One of the most popular mitzvot, mezuzah is the ancient tradition of affixing a scroll to all doorposts of the house in order to signify the covenant between God and the Jewish people. Written by a professional scribe on kosher parchment, mezuzahs (in Hebrew, mezuzot) are commonly kept in a special case in order to protect it from wear and tear.
Mezuzá, en Hebreo significa “poste de la puerta”. Sin embargo, en el moderno Hebreo, así como en otros idiomas, es mayormente utilizado para referirse al rollo de pergamino cubierto que los Judíos cuelgan en el marco de la puerta, como la Torá explícitamente lo manda. Este pergamino contiene unos cuantos versos de la biblia que alaban a D-os y Su unidad y nos recuerdan acerca de los milagros que Él ha ejecutado por nosotros, como dividir el mar y otros eventos relacionados a la famosa historia del Éxodo. El rollo de la Mezuzá debe ser escrito por un escribano profesional y es puesto dentro de la caja de la mezuza, por lo que hay muchos tipos y estilos.
Guía de Mezuzot
One of the Judaica items that is used by all Jews regardless of their observance level is the Mezuzah. The hanging of a Mezuzah is a positive commandment that is mentioned in the Torah and is also the simplest way to identify a house as being owned by a Jew as the Mezuzah sits prominently on the interior and exterior doorposts of a house. The Mezuzah is mentioned in the Torah in several places, but appears specifically in the Books of Exodus and Deuteronomy.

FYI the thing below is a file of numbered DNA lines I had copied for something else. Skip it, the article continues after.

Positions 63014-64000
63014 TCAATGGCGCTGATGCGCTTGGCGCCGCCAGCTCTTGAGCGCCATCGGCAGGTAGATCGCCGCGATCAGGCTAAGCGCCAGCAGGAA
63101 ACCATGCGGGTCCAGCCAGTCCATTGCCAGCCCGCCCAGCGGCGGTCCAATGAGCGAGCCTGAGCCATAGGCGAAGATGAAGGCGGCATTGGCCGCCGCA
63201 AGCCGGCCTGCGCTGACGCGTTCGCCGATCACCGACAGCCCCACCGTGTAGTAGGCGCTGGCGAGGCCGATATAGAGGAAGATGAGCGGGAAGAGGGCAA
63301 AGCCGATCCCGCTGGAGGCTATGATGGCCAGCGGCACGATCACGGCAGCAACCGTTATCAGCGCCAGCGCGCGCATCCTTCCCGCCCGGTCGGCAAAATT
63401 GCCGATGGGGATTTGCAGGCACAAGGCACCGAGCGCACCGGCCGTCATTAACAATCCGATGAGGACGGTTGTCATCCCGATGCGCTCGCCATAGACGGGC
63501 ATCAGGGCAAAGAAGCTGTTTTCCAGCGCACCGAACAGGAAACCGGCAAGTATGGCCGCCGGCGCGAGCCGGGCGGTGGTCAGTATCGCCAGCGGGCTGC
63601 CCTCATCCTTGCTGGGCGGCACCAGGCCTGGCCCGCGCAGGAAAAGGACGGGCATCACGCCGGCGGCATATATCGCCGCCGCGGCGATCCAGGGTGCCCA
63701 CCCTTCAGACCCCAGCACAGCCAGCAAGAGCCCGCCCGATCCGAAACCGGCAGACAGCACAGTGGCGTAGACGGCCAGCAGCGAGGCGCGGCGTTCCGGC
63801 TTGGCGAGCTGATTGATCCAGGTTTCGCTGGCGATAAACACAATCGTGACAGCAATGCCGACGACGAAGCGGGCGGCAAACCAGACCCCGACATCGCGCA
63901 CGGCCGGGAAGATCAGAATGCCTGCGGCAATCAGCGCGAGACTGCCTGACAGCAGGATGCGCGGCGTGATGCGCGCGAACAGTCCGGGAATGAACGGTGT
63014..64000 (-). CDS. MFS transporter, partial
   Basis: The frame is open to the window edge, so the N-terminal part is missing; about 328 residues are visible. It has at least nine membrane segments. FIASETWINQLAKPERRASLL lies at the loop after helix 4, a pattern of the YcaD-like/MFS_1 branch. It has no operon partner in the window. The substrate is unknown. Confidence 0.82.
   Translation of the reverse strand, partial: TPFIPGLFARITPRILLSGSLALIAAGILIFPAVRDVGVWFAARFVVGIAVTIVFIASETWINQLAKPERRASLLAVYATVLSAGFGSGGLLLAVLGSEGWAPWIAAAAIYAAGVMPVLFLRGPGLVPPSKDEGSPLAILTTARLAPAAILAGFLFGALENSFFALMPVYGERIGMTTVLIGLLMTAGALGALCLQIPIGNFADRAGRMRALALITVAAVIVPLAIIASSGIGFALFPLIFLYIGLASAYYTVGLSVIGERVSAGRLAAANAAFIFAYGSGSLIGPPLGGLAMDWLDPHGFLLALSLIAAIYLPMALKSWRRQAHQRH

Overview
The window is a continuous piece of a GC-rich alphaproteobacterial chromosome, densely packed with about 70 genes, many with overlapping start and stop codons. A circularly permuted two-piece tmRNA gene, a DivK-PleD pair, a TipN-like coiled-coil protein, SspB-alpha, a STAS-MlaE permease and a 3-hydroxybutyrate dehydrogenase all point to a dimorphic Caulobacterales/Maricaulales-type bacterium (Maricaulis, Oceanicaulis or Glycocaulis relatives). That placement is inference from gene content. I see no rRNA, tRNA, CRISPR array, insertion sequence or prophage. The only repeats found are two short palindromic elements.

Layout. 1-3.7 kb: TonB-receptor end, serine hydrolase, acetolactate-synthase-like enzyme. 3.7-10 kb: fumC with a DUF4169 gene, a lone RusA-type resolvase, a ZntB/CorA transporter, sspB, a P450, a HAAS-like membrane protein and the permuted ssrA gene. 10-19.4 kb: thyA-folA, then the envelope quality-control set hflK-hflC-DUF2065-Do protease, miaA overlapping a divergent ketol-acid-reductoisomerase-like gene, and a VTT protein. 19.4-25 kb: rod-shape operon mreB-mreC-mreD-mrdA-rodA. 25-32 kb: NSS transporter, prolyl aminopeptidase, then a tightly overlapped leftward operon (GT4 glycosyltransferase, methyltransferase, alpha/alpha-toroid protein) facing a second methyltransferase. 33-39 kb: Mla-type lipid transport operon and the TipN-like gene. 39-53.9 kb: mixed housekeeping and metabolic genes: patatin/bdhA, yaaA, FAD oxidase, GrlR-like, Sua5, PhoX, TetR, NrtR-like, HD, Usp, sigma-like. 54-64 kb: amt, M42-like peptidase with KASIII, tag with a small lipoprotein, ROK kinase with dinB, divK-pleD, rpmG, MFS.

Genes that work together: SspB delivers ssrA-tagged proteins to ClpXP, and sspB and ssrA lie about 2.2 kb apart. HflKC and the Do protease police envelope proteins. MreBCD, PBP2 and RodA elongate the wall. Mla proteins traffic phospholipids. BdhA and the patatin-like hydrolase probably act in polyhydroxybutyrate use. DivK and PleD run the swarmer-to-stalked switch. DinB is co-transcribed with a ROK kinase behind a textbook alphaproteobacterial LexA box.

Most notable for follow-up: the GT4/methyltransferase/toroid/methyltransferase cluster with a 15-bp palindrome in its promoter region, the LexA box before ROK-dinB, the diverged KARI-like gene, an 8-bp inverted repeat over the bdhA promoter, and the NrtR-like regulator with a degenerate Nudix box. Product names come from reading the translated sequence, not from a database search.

¿Qué es una Mezuza?
The term Mezuzah actually refers to a doorpost but it now refers to the scroll that is placed inside of an ornament and hung on the upper right section of a doorpost. The scroll is a piece of parchment that has the text of the first two sections of the Shema - the Jewish Declaration of Faith – written on it. The Mezuzah cover, also known as a Mezuzah Case, holds the scroll and is affixed to a doorpost via two screws.
Mezuzah cases can be made of almost any material imaginable, from plastic and wood to sterling silver, glass and even stone. Precious metals such as gold are usually not used in the body of a Mezuzah case because of their expensive nature and weaker composition in comparison to metals such as nickel and copper, but are frequently used as accenting pieces.
Mezuzahs can be decorated with a massive range of themes, from traditional to modern. The one thing all Mezuzot share is a name of G-d that is represented by the Hebrew letters Shin, Daled and Yud and is typically abbreviated with the first letter, a Shin.
The most common traditional Judaica themes include views of Jerusalem, the Seven Species for fruit and grains that Israel is known for, Menorahs, floral patterns and Stars of David. Some less common but never the less popular designs include Kabbalistic writings. Mezuzahs may also be decorated with crystals or stones that are aligned in four rows of three stones in a replica of the Choshen, the breastplate the High Priest – or Kohen Gadol – wore when serving in the Temple. All of these designs somehow incorporate the Hebrew letter Shin, either by making it part of the design or overlaying it in some manner.
Mezuzahs can also be placed in cases that have non-traditional decorations as well. These cases are perfect for children beginning to learn about their heritage and are decorated with items that interest children such as building blocks, cars, butterflies, sports equipment and flowers, to name a few. These cases are usually brightly colored and have the same Shin, but it is usually stylized in some manner to be appropriate for a child.
Mezuzahs are usually not personalized, although they may be engraved with a name. Some couples have the glass that was broken during their wedding ceremony – the Chuppah – melted down and reshaped into a Mezuzah.
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